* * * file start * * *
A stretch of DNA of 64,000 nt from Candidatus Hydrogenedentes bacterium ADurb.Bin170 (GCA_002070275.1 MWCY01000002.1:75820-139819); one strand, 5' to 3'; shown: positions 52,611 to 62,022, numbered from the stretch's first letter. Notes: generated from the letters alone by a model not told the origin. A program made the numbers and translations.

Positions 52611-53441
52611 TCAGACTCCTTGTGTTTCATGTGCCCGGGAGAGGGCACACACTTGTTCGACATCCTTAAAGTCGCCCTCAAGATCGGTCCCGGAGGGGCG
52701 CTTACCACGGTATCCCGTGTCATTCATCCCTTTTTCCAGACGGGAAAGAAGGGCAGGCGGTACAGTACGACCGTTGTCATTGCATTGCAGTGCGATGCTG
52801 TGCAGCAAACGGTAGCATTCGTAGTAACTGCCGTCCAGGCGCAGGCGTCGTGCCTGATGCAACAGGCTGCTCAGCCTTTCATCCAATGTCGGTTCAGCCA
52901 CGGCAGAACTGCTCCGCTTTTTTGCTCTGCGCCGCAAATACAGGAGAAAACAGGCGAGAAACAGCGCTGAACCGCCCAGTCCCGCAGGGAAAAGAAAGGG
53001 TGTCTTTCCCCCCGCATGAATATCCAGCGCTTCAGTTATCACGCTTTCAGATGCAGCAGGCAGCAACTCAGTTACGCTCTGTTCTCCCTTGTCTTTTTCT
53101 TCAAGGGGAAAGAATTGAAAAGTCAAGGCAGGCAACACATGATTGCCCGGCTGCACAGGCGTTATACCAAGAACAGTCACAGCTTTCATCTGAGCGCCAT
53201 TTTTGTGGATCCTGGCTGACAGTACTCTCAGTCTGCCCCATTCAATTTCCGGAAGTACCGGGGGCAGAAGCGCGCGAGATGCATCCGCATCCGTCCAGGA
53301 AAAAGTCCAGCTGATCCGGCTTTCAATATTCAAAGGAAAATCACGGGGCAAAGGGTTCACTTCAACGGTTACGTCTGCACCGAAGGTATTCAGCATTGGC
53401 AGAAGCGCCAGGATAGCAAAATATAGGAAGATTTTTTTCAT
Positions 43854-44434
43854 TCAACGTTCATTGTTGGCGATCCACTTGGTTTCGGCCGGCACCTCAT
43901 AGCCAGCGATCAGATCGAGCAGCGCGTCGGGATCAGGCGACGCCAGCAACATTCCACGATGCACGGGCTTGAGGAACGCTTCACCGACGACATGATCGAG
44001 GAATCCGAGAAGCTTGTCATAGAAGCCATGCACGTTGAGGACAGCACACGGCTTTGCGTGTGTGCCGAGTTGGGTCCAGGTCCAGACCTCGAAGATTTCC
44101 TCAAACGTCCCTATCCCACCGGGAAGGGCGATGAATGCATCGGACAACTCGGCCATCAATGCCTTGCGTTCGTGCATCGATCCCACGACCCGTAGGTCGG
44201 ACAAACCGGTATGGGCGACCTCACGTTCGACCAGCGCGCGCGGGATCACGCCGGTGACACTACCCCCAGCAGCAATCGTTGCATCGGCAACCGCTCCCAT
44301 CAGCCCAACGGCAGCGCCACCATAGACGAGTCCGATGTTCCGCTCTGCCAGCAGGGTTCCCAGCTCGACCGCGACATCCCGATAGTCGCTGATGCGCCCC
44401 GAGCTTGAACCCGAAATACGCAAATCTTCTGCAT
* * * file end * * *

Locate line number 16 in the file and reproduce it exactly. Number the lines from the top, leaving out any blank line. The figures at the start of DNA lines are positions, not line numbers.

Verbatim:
44101 TCAAACGTCCCTATCCCACCGGGAAGGGCGATGAATGCATCGGACAACTCGGCCATCAATGCCTTGCGTTCGTGCATCGATCCCACGACCCGTAGGTCGG